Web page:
I’m working this week in St. Andrews by-the-Sea, a gorgeous little town on the shores of the Bay of Fundy in New Brunswick. The Conference of Atlantic Baptist Churches is hosting an evangelism conference, and your servant is their main speaker.
We’re enjoying the Fairmont Algonquin Hotel, a grand old resort built a century ago. I’ve had the privilege of staying in most of the Canadian Fairmonts, some of which are “railroad hotels” built as destinations for the rich by the Canadian Pacific Railway. The Château Frontenac in Quebec City, the Banff Springs Hotel, Château Lake Louise, and the Empress in Victoria are particularly famous examples.
As I looked into the history of this hotel (hey, I’m a historian by preference, as well as profession!), I found that this hotel originally catered mostly to influential Canadians and also Americans from Boston, New York, Philadelphia, and elsewhere. And these well-heeled folk, called the “Summer People” by the residents of St. Andrews, came for two things:
1. Scenery: This place is truly gorgeous, and no more so than right now as the leaves are turning.
2. Health: Salt water and fresh air were understood as balms to the sick, and hotel bathrooms once were equipped with four taps, for hot and cold salt and fresh water respectively.
The hotel has had its ups and downs. Fairmont is a fine chain, and the staff here have been as excellent as I expected, both friendly and competent. But even Fairmont hasn’t been able quite to keep up this hotel, as paint peels in my room and outside on the window sills. The Algonquin more and more caters to conferences (it’s the largest hotel of this sort in eastern Canada, I’m told), rather than vacationers, but few rooms yet have desks at which businesspeople expect to work. (I’m writing this sitting in a plushly-cushioned wicker chair.)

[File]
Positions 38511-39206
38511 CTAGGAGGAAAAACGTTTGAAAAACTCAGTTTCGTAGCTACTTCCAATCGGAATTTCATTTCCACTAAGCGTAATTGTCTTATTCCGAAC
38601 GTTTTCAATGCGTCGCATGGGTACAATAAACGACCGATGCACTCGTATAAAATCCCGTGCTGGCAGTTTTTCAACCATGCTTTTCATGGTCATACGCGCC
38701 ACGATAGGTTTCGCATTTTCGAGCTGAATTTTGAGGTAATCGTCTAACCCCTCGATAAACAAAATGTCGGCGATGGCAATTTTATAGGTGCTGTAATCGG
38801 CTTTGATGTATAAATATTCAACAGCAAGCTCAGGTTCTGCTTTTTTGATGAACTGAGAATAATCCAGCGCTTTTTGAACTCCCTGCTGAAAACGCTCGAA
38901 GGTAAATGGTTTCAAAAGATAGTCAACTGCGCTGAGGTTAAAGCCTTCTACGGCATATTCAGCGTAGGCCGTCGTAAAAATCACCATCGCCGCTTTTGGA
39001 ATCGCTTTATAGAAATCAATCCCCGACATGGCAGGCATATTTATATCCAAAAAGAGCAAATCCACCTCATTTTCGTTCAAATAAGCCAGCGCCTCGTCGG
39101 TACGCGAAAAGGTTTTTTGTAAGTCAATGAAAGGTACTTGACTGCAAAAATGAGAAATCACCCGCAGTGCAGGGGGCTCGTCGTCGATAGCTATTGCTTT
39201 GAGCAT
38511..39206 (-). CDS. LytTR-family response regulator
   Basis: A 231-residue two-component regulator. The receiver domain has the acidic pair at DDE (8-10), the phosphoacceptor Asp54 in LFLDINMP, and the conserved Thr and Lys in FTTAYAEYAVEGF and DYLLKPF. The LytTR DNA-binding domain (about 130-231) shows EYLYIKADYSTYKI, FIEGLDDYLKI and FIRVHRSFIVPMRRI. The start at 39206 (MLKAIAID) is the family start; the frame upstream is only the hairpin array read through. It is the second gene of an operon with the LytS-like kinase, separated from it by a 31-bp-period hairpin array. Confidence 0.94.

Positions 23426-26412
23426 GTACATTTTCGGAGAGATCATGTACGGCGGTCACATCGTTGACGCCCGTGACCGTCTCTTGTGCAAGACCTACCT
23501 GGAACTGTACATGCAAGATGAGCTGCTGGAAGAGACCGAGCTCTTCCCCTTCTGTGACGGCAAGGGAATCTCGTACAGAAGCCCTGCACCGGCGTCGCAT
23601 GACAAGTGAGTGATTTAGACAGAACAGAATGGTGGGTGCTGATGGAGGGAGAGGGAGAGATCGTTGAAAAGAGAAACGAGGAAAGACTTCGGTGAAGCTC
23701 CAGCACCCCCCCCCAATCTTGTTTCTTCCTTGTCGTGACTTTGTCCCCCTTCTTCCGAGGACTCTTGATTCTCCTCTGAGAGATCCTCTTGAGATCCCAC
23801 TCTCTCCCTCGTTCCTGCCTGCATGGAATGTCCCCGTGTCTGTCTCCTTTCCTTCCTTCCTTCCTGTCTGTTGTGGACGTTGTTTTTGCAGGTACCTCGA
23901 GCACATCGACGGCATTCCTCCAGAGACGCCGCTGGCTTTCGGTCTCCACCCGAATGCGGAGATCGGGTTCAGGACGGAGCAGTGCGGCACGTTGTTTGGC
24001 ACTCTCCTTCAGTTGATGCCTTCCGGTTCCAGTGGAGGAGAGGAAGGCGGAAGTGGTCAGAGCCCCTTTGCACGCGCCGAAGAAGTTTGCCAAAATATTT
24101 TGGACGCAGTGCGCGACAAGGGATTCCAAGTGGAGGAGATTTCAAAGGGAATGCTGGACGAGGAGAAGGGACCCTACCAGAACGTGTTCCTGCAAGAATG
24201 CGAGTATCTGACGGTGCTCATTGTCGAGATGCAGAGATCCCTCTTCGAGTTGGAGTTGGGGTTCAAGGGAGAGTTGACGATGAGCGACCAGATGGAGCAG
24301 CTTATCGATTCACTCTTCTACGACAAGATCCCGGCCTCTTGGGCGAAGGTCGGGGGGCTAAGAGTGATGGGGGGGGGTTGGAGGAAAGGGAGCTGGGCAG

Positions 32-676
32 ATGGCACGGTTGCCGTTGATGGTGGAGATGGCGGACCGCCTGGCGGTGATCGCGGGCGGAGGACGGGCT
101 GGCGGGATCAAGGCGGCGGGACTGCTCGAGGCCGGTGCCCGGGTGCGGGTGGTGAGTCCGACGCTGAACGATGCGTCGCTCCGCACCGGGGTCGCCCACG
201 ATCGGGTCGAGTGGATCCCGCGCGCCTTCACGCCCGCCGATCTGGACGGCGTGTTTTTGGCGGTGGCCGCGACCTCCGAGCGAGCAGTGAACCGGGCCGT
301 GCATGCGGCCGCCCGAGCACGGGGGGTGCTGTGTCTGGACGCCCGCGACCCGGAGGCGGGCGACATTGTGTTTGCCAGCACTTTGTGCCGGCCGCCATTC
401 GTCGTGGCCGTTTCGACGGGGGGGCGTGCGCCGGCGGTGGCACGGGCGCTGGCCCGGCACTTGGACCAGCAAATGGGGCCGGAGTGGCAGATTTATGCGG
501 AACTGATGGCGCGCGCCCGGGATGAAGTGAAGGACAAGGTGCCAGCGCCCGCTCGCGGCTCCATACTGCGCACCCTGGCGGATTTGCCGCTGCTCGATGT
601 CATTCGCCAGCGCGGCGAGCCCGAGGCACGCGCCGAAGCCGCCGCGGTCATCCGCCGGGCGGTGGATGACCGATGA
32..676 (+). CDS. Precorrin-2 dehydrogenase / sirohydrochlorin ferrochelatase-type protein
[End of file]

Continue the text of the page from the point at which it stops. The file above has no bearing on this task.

It’s clearly a hotel in transition and it’s made me think about hotels and the cultures that support, or no longer support, them.
Who would travel anymore just for good air? I wonder: Was the air so bad in New York and Boston back then that people had to get out of the city, and ‘way out, to breathe properly? “No hayfever here” was actually an advertising slogan for The Algonquin in decades past. Were respiratory problems so common back then, or are they just as common now but more easily treated with inhalers, steroids, antihistamines and the like?
I wonder what the newly rich in Shanghai or Beijing do nowadays, or those in Delhi or Mumbai. Do they head out to resort hotels offering fresh air and healing water, too?
I also thought of the new destination hotels in that Destination of Destinations in North America: Las Vegas. No one travels there for fresh air and certainly not for scenery. What does it say about our culture that Las Vegas is the vacation of choice for so many people in so many walks of life?
It seems far, far away from St. Andrews by-the-Sea, a place that I’m finding already is contributing to my wellbeing in its beauty and freshness.
Does anyone feel that way about Las Vegas? Is it good for anyone’s health?